The Sputnik certainly lives up to its name.  The two radiating elements coming out of the side are the actual groundplane; they're connected to a round metal disc that's moulded onto a rubber sucker. You don’t need any instructions to figure it out, the Minimag clamps to the metal disc and the cable plugs into your phone -- via the adaptor.


The tests were simple, without moving location we made and received a number of calls using the cellphone's built-in antenna, then we tried it with the Minimag on a car, and finally on the Sputnik, attached to a window. Call quality improved noticeably when using the Minimag on a car, signal strength shot up by a couple of bars, and stayed there, compared with the phone's own antenna. Swapping to the Sputnik yielded a similar improvement, though the increase in signal strength tended to dither between one and two bars. It was good result and it could make the difference between a reliable and dropped call, especially in tricky situations, in marginal signal areas, such as an office, or maybe on a moving train. Worth considering if you regularly encounter difficulties.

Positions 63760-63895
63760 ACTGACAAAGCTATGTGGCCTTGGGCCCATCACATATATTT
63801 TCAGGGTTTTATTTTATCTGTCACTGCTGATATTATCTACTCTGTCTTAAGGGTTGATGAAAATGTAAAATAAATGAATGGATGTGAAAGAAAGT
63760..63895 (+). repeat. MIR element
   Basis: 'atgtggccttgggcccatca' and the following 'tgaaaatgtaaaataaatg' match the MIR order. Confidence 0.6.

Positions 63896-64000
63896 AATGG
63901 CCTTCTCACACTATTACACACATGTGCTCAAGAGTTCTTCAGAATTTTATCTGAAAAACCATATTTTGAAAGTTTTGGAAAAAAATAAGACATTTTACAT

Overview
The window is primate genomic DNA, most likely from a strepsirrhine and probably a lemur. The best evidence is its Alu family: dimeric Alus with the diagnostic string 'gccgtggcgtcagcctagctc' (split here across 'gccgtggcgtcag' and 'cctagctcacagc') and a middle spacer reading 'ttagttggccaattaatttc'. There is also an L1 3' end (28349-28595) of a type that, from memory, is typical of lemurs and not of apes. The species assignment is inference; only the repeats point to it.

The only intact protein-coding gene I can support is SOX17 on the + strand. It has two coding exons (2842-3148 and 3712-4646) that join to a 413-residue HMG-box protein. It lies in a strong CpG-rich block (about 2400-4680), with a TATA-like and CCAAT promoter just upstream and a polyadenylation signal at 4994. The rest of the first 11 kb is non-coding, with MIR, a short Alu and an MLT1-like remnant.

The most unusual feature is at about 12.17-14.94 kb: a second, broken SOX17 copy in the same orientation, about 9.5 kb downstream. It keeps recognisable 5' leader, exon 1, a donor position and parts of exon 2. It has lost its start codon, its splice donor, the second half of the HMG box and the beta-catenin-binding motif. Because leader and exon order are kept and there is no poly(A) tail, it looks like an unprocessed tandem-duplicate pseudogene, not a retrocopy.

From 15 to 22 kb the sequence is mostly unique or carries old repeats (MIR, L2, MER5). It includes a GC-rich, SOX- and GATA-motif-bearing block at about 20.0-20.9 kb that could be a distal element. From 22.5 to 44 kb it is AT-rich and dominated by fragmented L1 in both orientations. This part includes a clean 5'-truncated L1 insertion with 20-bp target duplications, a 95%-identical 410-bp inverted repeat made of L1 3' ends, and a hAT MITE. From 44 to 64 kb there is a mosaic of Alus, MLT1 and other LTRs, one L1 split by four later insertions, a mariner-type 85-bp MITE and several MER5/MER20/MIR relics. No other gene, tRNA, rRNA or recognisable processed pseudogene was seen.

Typical Price            £47

Features            portable ground-plane and coupler 

To fit                 most makes and models

Contact Fone Logistics, telephone (01670) 717717







Ó R. Maybury 1998 1507